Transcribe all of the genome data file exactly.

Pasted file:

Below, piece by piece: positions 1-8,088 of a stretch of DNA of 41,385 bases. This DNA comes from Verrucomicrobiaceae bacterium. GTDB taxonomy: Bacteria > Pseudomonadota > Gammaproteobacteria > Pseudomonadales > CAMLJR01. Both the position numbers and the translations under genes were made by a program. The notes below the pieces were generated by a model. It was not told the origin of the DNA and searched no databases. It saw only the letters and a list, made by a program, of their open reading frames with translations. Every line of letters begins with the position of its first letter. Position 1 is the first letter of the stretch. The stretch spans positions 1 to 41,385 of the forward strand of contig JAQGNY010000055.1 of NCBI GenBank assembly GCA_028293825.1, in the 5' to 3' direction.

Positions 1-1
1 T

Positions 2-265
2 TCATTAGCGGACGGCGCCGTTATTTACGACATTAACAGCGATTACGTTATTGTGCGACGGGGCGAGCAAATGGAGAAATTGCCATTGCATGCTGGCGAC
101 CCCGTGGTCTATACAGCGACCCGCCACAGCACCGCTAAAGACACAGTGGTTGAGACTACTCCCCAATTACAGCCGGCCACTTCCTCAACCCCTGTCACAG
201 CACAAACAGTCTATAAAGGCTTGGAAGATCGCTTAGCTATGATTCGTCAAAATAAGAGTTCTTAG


Below, piece by piece: positions 1-8,088 of a stretch of DNA of 41,385 bases. This DNA comes from Verrucomicrobiaceae bacterium. GTDB taxonomy: Bacteria > Pseudomonadota > Gammaproteobacteria > Pseudomonadales > CAMLJR01. Both the position numbers and the translations under genes were made by a program. The notes below the pieces were generated by a model. It was not told the origin of the DNA and searched no databases. It saw only the letters and a list, made by a program, of their open reading frames with translations. Every line of letters begins with the position of its first letter. Position 1 is the first letter of the stretch. The stretch spans positions 1 to 41,385 of the forward strand of contig JAQGNY010000055.1 of NCBI GenBank assembly GCA_028293825.1, in the 5' to 3' direction.

Positions 1-1
1 T

Positions 2-265
2 TCATTAGCGGACGGCGCCGTTATTTACGACATTAACAGCGATTACGTTATTGTGCGACGGGGCGAGCAAATGGAGAAATTGCCATTGCATGCTGGCGAC
101 CCCGTGGTCTATACAGCGACCCGCCACAGCACCGCTAAAGACACAGTGGTTGAGACTACTCCCCAATTACAGCCGGCCACTTCCTCAACCCCTGTCACAG
201 CACAAACAGTCTATAAAGGCTTGGAAGATCGCTTAGCTATGATTCGTCAAAATAAGAGTTCTTAG